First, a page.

Minimising risk as a GP locum

  • Date: 17 May 2024

Working in unfamiliar surroundings means locum GPs need to take extra steps to mitigate risks and ensure patient safety is not compromised. Dr Naeem Nazem offers some tips on avoiding the pitfalls

THE role of a GP locum can be busy, challenging and extremely rewarding. Locums often have greater autonomy over the extent and nature of their work, and the variety of working in different practices can help them develop skills over a broad range of clinical areas.

Working in unfamiliar surroundings can bring additional challenges, however. By taking extra steps, these risk can be mitigated to ensure patient safety is not compromised.

Work within competence

It’s fair to say that most locum GPs may have worked in posts that were quite different from the way that they had been described. It may be that the systems in use are outdated, or the support staff is lacking.


Locum GPs are reminded to work within their own competence and should not feel pressurised into taking on an unmanageable volume of work or tasks they feel are beyond their expertise.  

Care should be taken when signing repeat prescriptions, particularly for unfamiliar patients. All doctors are reminded of the GMC’s guidance on safe prescribing, which states that a doctor is individually responsible for every prescription they issue. including repeat scripts.

Locum GPs should therefore ensure they have sufficient knowledge of a patient’s medical history before signing any prescription, irrespective of whether it is a new or repeat medication.

Patient records

Locums are generally aware of the importance of maintaining detailed patient records, especially as they may only see a patient on one occasion. Good notes are essential to ensure an appropriate handover of patients and to minimise the risks of adverse events.

Not only does a good medical entry benefit the patient, but it can also provide GPs with a robust defence against any subsequent complaint or claim.

Record keeping should: 

  • be comprehensive and contemporaneous
  • contain all relevant information, as this may be the only source of information for the next doctor involved in the patient’s care
  • include details of any proposed follow-up actions such as further investigations or treatment.

To minimise risks, locum GPs should always:

  • double-check any relevant medical information with patients
  • document these discussions
  • handover any significant or concerning case/s to a colleague.

Safe patient handover

Poor communication during handovers is a common factor in clinical negligence and regulatory actions encountered by MDDUS. Crucial information can be missed in a busy setting and mistakes can happen in any situation that involves a handover.

This can lead to delayed and incorrect diagnoses, repeated investigations and incorrect treatment. The very nature of a locums role means they often have only a brief involvement in a patient’s overall medical care.

In addition to good record keeping and in the absence of a formal handover process, the locum GP should consider whether there is anything specific they need to handover in person at the end of a shift. This may include, for example, any patients they were particularly concerned about or any urgent investigations requested or referrals initiated.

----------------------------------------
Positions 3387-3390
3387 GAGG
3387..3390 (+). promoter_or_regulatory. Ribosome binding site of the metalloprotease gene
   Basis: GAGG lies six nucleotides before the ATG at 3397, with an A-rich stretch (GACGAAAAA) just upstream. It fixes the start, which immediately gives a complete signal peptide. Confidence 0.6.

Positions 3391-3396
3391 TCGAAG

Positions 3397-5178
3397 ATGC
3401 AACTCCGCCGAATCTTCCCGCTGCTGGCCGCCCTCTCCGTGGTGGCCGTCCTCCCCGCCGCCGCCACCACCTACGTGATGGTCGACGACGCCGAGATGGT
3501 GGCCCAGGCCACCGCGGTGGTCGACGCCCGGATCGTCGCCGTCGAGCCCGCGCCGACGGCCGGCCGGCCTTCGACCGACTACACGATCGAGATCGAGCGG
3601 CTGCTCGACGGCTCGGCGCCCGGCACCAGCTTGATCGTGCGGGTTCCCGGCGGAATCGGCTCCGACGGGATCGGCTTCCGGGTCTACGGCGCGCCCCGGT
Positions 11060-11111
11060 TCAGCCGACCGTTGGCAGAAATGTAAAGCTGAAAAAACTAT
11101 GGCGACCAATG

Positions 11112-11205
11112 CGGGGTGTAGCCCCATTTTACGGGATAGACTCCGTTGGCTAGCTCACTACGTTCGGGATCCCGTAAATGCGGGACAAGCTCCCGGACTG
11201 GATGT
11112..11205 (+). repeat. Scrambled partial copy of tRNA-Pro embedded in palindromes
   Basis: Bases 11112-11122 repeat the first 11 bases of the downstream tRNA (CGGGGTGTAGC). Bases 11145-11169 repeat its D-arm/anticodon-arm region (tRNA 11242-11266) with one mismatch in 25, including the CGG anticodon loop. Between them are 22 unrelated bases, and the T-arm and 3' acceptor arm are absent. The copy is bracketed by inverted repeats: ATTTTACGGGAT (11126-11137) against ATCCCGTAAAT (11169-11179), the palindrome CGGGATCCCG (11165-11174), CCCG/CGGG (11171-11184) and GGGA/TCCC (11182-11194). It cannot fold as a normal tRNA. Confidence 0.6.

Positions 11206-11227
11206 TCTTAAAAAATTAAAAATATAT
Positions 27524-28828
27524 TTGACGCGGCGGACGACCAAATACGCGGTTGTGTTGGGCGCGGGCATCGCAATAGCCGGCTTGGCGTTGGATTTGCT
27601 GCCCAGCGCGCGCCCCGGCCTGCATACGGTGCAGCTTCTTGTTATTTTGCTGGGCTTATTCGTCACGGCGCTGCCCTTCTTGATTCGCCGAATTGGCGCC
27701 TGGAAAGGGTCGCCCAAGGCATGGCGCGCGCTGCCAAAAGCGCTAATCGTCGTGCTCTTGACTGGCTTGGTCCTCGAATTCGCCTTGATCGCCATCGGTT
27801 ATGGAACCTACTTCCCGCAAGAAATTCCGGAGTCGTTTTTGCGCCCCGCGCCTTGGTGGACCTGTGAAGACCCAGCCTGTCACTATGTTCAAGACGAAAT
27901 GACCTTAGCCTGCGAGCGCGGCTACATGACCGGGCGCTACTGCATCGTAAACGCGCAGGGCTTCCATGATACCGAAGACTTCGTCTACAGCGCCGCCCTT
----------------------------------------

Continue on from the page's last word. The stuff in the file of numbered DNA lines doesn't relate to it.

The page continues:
An effective and accurate handover protects the patient, ensures continuity of care and allows GPs to prioritise workload according to clinical need. Time should be taken with handovers to insure patient care is properly coordinated and managed.

Access to information and IT support

Locums often find they are brought into a practice at a particularly challenging time. In such circumstances, it is easy and understandable for them to feel the need to 'get stuck in' immediately.
However, locum GPs who are unfamiliar with the practice IT system need to be given sufficient training to be able to review, record and process patient information.

The locum GP should be provided with a unique login and password to allow them to access electronic patient records, request investigations and prescribe. This will also ensure that an audit trail is available should the need arise.

Practices have a responsibility to ensure locums are safely inducted into the service. They should create and maintain an information pack, containing all the necessary information and guidelines to enable a locum GP to work safely and effectively.

Relevant documents to include in the information pack include patient referral protocols, practice prescribing formularies as well as practice management guidelines.

The induction should include the location of emergency equipment, with instructions for use and emergency drugs.


A locum GP must: 

  • recognise and work within their competence
  • make comprehensive and contemporaneous records
  • take time to handover appropriately to ensure patient care is properly coordinated and managed
  • ensure there is a robust induction process to allow them to work safely and effectively.

Dr Naeem Nazem is Head of Medical at MDDUS

This article first appeared on GPonline

This page was correct at the time of publication. Any guidance is intended as general guidance for members only. If you are a member and need specific advice relating to your own circumstances, please contact one of our advisers.

Read more on clinical handovers, delegation and referral.

This page was correct at the time of publication. Any guidance is intended as general guidance for members only. If you are a member and need specific advice relating to your own circumstances, please contact one of our advisers.

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